The College Board, known for its Advanced Placement tests and SAT exam, will implement major changes to the SAT in 2016.
The changes include less esoteric vocabulary, more straightforward math questions and a passage from “one of the nation’s ‘founding documents,’ such as the Declaration of Independence and the Bill of Rights,” The New York Times reported.
But what do these changes mean? Why now?
The College Board is a relic in our time and is merely trying to catch up to the more “modern” ACT. As of last year, 1,666,017 students took the ACT and 1,664,479 took the SAT, according to The New York Times. This was the first time that more people took the ACT, and the SAT is scared.
Founded in 1900, the College Board is a nonprofit company that apparently gets rich on nearly 7 million students who College Board “helps” get into college. With fewer people taking its test as a share of all test takers, College Board is running headlong into preserving its stance as a juggernaut in the testing industry.
“The College Board is more interested in marketing and selling things than it is in its primary responsibility, promoting equity and educational opportunity,” said Ted O’Neill, former University of Chicago Dean of Admissions, to Bloomberg News.
This testing industrial complex changes its test and is hailed as making changes that benefit students. In reality, the company turned from helping prove students are ready for college to an organization that charged about $86 when I took my Advanced Placement tests. For this year’s SAT, it will run you about $51.
Where does this money go? Certainly to design and administer the test, but it seems a bit outrageous to charge not only the $51 dollars to take it but additionally charge the students with the preparation, anxiety and countless hours worrying about what might confront them when they sit down in a lukewarm room for 3 hours and 50 minutes.
There are entire industries in the U.S. that prepare students to take this test. It’s marketed as a huge “investment” in a student’s life. This investment, however, may cost more than it’s worth.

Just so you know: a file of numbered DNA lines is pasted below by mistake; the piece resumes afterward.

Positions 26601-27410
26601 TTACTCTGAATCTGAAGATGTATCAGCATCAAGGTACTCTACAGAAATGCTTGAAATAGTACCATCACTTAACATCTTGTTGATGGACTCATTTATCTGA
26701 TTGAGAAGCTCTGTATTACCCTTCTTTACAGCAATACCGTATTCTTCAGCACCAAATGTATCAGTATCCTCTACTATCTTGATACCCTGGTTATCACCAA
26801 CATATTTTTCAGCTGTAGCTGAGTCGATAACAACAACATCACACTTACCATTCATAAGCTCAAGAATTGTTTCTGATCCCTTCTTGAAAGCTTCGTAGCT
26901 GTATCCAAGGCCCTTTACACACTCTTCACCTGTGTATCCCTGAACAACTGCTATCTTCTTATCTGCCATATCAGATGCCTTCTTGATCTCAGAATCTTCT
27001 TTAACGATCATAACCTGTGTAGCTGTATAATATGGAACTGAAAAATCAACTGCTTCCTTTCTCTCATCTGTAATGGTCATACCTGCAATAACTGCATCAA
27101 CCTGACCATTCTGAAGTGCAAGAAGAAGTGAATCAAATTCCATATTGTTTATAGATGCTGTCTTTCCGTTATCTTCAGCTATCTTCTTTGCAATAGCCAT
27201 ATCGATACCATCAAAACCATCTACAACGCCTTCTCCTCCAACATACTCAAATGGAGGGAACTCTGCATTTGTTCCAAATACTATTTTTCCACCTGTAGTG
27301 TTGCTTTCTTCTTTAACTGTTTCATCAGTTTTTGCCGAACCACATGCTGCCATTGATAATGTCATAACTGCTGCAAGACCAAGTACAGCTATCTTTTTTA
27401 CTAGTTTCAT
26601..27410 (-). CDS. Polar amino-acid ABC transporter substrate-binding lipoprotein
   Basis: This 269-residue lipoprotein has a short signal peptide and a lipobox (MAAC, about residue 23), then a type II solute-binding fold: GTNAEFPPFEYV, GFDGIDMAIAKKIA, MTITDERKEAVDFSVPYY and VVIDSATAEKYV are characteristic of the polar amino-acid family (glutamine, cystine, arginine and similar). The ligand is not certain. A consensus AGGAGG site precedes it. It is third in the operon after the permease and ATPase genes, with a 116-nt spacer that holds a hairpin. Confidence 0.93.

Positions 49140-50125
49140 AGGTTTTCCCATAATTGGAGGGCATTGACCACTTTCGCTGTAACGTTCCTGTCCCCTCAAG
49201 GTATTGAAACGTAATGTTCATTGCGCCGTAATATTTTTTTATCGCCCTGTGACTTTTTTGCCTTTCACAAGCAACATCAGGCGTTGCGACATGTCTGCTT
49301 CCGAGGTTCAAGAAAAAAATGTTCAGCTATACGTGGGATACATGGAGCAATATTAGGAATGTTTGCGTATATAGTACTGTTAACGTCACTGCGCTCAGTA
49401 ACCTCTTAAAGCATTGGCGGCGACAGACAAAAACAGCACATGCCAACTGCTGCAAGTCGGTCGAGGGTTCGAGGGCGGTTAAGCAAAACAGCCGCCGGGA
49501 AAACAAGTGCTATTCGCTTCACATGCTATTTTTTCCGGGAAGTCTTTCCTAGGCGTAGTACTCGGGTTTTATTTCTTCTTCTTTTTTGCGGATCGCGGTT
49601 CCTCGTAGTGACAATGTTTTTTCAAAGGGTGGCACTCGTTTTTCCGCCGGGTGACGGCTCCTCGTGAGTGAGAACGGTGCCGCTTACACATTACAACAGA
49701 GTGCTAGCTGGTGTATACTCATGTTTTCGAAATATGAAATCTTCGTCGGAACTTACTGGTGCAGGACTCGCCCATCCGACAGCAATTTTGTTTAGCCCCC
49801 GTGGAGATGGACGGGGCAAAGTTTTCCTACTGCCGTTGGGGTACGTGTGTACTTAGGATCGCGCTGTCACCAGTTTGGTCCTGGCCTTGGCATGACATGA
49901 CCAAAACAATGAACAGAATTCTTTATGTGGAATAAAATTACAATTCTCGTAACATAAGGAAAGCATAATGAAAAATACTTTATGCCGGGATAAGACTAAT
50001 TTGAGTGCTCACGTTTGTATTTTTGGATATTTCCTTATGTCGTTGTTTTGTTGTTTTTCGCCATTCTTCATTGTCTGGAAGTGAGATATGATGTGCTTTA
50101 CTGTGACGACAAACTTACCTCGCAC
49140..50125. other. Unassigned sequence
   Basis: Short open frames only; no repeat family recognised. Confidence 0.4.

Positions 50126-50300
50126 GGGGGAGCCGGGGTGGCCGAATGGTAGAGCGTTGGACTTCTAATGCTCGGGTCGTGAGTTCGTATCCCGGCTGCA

This stealthy increase in prices and commodification of learning mimics the explosion in fees, tuition and neo-liberal corporatization at our colleges.
Without an SAT score, it’s impossible to get into a college. Even if your college doesn’t require it, there’s a crushing social norm that everyone takes an SAT before they go to college. This test reinforces the idea of American competitiveness. Without a yardstick to measure everyone against their peers, how would we know who’s the smartest?
We don’t need to know. We should de-emphasize the testing and the anxiety that comes with it. Without the marketing or the huge amount of lobbying on the state level for standardized testing, students may be able to concentrate on what matters — critical thinking and creative solutions to today’s problems.
These skills are not able to be tested and quantified, leaving many colleges to just take the scores as a truthful representation of a student’s merit. That’s a failure on the collegiate racket into which we pay because we’re required to do it.
At the end of the day, it’s important to realize that while we’re sold a bill of goods, it’s our choice as to whether or not we want to buy it. It’s tremendously important to question the system into which you’re paying.
After all, it may not have your interests at heart when convincing you to go ahead and buy that $51 ticket to the American Dream.
Reach the columnist at firstname.lastname@example.org or follow him on Twitter @peternorthfelt